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Miracle Medications for Damaged Lungs

Lindsey Harding

Jul 1, 2021

Natural compounds that protect the lungs during infections and can heal lung damage

N-Acetylcysteine (NAC) is a compound containing a sulfur group. This sulfur compound makes it a powerful mucolytic. NAC is also an antioxidant. In the body, it is quickly metabolized to cysteine, another sulfur containing compound with antioxidant properties. Cysteine is a direct precursor to glutathione (1). Glutathione is one of the most powerful antioxidants, with the ability to prevent and reverse cellular damage and aids in detoxification. 

NAC is also a direct reactive oxygen species (ROS) scavenger, meaning it protects against free radicals that cause damage to the body.  Combine cellular protection properties with mucolytic properties and you’ve got a powerful lung medicine.

Mucus production is one way the airway protects itself. Mucus entraps and removes foreign materials. Mucus hypersecretion is a risk factor for increased morbidity in COPD, asthma, and cystic fibrosis. More mucus does not mean poorer lung function in a healthy individual, but in these conditions where lung clearance is already impaired, an increase in mucus can further clog the airway. 

Mucolytics, such as NAC, disrupt the mucus gel by altering the cross-linking between the molecules in the gel. Mucus has a 3-dimensional network of disulphide bonds (sulfur-sulfur). NAC reduces this to a sulfhydryl bond (-SH), which is no longer cross-linked. This reduces elasticity and viscosity of mucus AND it helps modulate the production of mucus.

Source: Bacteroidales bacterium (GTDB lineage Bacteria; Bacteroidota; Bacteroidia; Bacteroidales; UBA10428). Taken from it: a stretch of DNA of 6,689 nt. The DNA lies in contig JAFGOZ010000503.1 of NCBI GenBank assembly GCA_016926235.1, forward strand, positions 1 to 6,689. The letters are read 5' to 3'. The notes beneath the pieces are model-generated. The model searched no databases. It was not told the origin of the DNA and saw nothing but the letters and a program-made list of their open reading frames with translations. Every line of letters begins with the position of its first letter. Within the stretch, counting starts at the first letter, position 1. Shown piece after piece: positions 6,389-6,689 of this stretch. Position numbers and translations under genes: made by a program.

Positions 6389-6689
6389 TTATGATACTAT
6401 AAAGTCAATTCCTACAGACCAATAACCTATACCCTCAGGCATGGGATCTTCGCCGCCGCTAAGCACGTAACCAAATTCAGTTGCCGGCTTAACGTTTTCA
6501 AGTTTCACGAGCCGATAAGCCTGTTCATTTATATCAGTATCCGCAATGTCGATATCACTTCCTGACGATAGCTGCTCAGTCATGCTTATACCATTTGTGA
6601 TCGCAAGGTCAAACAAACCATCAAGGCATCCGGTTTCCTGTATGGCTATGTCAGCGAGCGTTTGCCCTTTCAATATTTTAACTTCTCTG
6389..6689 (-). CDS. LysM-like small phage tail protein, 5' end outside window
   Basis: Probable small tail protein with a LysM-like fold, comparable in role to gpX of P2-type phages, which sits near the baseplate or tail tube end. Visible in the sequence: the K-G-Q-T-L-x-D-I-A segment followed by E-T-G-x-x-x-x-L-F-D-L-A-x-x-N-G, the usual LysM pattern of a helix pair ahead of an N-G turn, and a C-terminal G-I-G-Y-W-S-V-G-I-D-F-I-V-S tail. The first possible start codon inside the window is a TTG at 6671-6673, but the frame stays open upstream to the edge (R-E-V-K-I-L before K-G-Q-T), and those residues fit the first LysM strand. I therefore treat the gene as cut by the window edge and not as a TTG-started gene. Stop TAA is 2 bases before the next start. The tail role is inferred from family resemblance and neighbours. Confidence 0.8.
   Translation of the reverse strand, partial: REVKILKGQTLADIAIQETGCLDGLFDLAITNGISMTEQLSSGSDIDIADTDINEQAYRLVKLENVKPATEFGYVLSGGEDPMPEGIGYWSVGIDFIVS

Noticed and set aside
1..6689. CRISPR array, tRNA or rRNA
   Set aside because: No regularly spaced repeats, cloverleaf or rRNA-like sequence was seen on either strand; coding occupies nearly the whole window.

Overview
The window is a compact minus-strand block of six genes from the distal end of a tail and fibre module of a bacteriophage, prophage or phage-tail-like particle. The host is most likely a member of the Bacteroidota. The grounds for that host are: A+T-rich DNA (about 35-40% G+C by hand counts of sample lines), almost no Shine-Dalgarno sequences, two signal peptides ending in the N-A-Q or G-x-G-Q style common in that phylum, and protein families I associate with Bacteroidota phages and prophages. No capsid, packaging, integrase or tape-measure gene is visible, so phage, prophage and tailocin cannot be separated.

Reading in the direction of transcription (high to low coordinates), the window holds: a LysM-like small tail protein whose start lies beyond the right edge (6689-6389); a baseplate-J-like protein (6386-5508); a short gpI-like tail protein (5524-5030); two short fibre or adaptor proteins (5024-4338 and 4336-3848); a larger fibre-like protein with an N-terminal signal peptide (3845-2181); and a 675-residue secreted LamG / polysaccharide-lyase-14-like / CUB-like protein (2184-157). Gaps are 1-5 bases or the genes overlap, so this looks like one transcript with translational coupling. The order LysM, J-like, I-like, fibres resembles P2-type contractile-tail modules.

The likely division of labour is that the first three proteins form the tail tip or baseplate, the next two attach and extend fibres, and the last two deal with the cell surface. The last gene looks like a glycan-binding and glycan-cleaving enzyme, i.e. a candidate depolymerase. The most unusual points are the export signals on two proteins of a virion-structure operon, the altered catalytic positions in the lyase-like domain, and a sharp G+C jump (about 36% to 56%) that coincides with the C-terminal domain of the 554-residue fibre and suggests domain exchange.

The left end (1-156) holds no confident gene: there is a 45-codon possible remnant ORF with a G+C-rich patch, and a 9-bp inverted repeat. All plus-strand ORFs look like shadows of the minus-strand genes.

Glutathione is an antioxidant found in most cells throughout the body. “In the epithelial lining fluid (ELF) of the lower respiratory tract, glutathione is thought to be the first line of defense against oxidative stress. Inhalation of glutathione is the only known method that increases glutathione level in the ELF (2).”  There is 140x more glutathione in the ELF than there is in the blood. Alteration in the amount of glutathione in the lungs is “widely recognized as a central feature among many inflammatory lung diseases (2).” The decreased antioxidant levels lead to cellular damage and lung disease. 

The only way to increase glutathione levels in the lungs in diseased states is to use exogenous glutathione. Oral glutathione appears to be ineffective at increasing glutathione levels in the lungs and intravenous glutathione, which bypasses the gastrointestinal tract and immediately enters the blood, does not appear to increase glutathione levels in the ELF either. Nebulizing glutathione is the only way that increases glutathione levels in the lungs. 

A study on sheep using nebulized glutathione showed that within 30 minutes there was a 7-fold increase in glutathione in the ELF and this level remained above baseline for about 2 hours. Oral glutathione supplementation can help the immune system and body in many other ways, but based on current research, it’s not making it to the lungs’ defense.  

The benefits of nebulized NAC and glutathione are clear. Both chronic and acute lung conditions can benefit from these medications. Acute diseases typically require 1-3 weeks of treatment. Chronic conditions typically require longer use. 


 1.  Sadowska, A., Verbraecken, J., Darguennes, K., De Backer, WA. “Role of N-acetylcysteine in the management of COPD.” Int J Chron Obstruct Pulmon Dis. 2006 Dec; 1(4): 425–434. PMCID: PMC2707813. Published online 2006 Dec. doi: 10.2147/copd.2006.1.4.425

2.  Prousky, Jonathan. “The Treatment of Pulmonary Diseases and Respiratory-Related Conditions with Inhaled (Nebulized or Aerosolized) Glutathione.” Evid Based Complement Alternat Med. 2008 Mar; 5(1): 27–35. PMCID: PMC2249747. Published online 2007 May 17. doi: 10.1093/ecam/nem040

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